St. Joseph County moves forward with new animal ordinance

NOW: St. Joseph County moves forward with new animal ordinance


For nearly a year revising the county’s animal ordinance has caused controversy and debates among local animal advocates. But, at Thursday’s meeting they agreed to move forward with a new version of the ordinance.

There has been a lot of back and forth about regulating the local Facebook pages dedicated to reuniting lost pets with their owners.

With over 12,000 members, many are turning to the South Bend Lost and Found Pets Facebook page to locate the owner of a lost pet instead of the shelter.

“The way we work and do things have changed. Times have changed and lost and found pages on Facebook are here to say,” says admin Melody Heintzelman.

The new ordinance requires finders to file a report with the humane society within 24 hours, or one business day, after locating a pet. This way, pet lovers who aren’t on Facebook can find their lost animal the old way.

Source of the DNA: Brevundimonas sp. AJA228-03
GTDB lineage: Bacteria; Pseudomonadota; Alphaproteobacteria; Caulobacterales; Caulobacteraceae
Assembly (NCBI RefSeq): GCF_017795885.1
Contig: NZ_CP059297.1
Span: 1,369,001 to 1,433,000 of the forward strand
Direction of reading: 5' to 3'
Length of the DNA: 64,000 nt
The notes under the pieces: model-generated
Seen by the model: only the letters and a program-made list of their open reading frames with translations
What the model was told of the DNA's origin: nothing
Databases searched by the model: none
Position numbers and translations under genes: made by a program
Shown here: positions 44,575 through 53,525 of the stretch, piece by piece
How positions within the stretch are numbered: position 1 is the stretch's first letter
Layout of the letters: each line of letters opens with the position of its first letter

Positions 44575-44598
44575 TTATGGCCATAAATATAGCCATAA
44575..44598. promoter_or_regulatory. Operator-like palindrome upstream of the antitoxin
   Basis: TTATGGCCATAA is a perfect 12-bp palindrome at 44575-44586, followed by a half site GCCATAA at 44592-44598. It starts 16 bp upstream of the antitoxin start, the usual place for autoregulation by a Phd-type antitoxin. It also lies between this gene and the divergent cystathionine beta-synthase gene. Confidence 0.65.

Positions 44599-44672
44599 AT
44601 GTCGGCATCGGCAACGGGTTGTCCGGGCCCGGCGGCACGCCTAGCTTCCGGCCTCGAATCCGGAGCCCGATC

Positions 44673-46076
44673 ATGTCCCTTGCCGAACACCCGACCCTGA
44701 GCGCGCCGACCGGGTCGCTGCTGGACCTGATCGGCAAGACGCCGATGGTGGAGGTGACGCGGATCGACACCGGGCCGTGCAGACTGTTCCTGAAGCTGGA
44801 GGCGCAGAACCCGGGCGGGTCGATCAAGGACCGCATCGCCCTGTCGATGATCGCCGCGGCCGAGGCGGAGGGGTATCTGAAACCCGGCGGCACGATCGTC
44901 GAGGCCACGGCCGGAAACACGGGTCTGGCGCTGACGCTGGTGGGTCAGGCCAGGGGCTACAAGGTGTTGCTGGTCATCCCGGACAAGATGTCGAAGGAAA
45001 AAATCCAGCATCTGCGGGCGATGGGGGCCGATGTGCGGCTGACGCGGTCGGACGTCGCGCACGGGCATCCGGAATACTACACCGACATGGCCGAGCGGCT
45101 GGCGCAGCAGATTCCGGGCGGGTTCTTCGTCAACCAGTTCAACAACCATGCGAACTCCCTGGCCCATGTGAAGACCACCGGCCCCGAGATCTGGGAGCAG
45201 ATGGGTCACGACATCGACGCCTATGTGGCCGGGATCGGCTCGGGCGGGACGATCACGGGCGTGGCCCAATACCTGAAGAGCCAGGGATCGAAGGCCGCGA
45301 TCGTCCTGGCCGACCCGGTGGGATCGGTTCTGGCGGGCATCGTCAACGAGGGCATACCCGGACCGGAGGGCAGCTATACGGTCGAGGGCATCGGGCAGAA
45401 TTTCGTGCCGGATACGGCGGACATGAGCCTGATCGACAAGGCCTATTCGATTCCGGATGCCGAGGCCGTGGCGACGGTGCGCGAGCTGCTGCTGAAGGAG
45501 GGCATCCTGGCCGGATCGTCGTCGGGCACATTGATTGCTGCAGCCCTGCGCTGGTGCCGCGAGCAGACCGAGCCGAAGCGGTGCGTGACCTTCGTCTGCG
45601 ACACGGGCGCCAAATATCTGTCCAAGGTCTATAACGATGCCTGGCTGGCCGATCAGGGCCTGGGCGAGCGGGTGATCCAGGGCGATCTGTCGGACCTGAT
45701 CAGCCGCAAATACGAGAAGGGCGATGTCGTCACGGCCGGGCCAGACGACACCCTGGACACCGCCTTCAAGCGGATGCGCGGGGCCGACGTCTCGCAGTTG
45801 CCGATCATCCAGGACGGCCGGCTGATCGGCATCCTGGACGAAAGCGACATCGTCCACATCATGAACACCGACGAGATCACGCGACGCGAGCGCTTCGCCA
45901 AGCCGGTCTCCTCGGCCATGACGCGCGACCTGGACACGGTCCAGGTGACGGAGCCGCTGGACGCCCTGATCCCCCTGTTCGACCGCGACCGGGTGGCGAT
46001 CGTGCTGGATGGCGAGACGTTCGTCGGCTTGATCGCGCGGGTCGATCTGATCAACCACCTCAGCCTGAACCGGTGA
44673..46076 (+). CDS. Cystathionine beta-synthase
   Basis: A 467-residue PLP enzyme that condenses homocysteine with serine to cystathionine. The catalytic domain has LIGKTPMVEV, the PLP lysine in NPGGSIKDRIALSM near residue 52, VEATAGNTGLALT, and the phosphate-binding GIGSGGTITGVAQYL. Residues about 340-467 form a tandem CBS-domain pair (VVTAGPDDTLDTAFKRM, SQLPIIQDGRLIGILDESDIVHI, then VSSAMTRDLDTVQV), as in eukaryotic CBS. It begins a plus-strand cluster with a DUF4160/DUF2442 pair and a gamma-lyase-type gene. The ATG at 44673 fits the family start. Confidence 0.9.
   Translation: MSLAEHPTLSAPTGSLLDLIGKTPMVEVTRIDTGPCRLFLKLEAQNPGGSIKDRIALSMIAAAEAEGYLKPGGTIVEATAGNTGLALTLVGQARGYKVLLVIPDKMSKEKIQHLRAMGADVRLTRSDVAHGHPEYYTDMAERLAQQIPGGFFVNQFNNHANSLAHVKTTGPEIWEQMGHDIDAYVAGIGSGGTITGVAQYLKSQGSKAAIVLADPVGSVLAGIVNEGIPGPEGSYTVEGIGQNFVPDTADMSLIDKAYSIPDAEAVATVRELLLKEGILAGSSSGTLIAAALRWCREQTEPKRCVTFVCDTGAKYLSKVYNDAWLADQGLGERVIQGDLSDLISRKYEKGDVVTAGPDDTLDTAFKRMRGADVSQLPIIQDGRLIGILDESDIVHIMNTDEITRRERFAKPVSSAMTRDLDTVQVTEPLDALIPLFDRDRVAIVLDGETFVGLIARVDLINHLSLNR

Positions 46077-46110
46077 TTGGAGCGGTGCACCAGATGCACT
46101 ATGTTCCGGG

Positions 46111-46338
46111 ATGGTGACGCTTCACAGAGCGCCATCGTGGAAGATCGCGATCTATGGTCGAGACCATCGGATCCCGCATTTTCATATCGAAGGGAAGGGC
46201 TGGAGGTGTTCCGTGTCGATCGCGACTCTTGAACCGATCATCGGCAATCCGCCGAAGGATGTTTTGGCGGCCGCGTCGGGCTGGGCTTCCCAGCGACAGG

The ordinance also allows a found pet to be transferred between members.

“It has been a long fight and finally we’ve come to a compromise. Very happy, its finally worked out we can keep doing what we’re doing and I’m really happy for that,” says Heintzelman.

The new ordinance also includes several big changes to help local rescue animals find homes.

The current kennel rule, limits pet owners to three dogs unless they have a permit.

“But now, with this new revision if they’re proven to and vetted as a responsible pet owner they’re going to be able to have as many as they want. And hopefully it’ll empty out the shelters. Not totally empty them out but it’s going to make space for new arrivals,” says Bill Sykes, a member of the work group.

Pet shops in the county won’t be able to get the animals from commercial breeding facilities. They will only be allowed to sell animals from shelters.

St. Joseph County will be the first in the state with that rule.

 “That says so much about St. Joseph County and about the animal advocacy community because it’s starting to take place little by little across the country, but, the fact that St. Jo County wrote this ordinance and put that in there is huge,” says work group member Becky Kaiser.

The ordinance will go to the county council for a first reading on April 11th and they will vote on it at a public hearing in May.

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